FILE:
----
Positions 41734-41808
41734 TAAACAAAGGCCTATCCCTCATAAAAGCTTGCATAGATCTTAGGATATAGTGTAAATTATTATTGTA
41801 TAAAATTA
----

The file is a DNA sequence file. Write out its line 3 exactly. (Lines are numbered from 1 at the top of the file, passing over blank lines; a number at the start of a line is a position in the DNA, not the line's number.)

41801 TAAAATTA